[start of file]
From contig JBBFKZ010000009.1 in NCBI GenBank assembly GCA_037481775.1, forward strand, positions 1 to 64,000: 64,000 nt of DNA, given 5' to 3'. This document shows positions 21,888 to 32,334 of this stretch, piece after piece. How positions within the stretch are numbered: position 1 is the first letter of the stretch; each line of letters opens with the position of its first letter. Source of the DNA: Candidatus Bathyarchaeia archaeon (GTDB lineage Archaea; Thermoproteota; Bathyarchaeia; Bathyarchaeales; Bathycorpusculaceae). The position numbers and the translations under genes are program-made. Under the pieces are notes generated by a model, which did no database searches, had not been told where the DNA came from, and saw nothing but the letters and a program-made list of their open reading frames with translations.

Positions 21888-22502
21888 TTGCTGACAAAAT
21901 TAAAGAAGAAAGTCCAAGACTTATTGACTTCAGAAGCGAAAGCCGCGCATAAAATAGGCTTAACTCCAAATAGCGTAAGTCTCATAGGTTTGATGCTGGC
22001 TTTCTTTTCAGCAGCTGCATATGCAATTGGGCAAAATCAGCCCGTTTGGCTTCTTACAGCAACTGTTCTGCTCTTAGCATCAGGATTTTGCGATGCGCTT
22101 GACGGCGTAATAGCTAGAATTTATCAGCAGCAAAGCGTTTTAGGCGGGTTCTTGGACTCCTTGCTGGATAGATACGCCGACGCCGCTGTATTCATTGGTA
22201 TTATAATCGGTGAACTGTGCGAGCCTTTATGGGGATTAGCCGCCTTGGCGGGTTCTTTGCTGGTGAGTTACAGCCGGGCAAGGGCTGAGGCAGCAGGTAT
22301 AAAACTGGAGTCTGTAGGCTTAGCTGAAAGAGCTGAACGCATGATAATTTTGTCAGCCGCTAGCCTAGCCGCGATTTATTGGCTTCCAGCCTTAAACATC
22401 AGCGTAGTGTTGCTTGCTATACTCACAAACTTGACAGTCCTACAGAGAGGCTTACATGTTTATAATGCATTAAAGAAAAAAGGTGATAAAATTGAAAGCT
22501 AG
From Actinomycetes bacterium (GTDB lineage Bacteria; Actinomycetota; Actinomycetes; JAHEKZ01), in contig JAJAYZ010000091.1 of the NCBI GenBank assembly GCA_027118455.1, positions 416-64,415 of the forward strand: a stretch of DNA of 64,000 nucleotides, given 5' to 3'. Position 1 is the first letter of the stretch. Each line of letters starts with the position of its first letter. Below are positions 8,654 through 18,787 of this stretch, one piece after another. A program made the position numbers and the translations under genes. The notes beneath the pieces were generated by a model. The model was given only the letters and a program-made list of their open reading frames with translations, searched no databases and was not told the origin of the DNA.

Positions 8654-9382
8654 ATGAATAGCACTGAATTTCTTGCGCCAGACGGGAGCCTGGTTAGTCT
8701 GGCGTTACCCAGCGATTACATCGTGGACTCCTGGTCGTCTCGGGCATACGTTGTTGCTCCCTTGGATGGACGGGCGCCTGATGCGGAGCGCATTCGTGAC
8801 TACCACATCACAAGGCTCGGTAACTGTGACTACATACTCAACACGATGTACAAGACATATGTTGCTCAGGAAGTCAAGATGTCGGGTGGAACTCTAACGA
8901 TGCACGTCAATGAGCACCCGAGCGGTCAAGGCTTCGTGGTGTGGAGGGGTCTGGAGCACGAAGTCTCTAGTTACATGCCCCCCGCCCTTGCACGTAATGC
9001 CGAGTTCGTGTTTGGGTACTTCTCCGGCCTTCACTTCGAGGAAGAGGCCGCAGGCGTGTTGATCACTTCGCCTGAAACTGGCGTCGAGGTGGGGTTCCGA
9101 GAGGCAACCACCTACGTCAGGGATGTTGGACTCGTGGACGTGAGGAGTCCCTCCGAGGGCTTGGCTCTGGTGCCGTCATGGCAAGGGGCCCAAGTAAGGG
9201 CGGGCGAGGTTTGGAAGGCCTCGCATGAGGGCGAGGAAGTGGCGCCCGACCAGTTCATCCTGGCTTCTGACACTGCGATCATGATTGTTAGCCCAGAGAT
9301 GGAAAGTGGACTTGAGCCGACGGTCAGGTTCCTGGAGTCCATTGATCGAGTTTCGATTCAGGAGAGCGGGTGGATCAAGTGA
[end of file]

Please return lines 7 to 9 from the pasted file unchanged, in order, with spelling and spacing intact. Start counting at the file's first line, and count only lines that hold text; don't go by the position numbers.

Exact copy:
22201 TTATAATCGGTGAACTGTGCGAGCCTTTATGGGGATTAGCCGCCTTGGCGGGTTCTTTGCTGGTGAGTTACAGCCGGGCAAGGGCTGAGGCAGCAGGTAT
22301 AAAACTGGAGTCTGTAGGCTTAGCTGAAAGAGCTGAACGCATGATAATTTTGTCAGCCGCTAGCCTAGCCGCGATTTATTGGCTTCCAGCCTTAAACATC
22401 AGCGTAGTGTTGCTTGCTATACTCACAAACTTGACAGTCCTACAGAGAGGCTTACATGTTTATAATGCATTAAAGAAAAAAGGTGATAAAATTGAAAGCT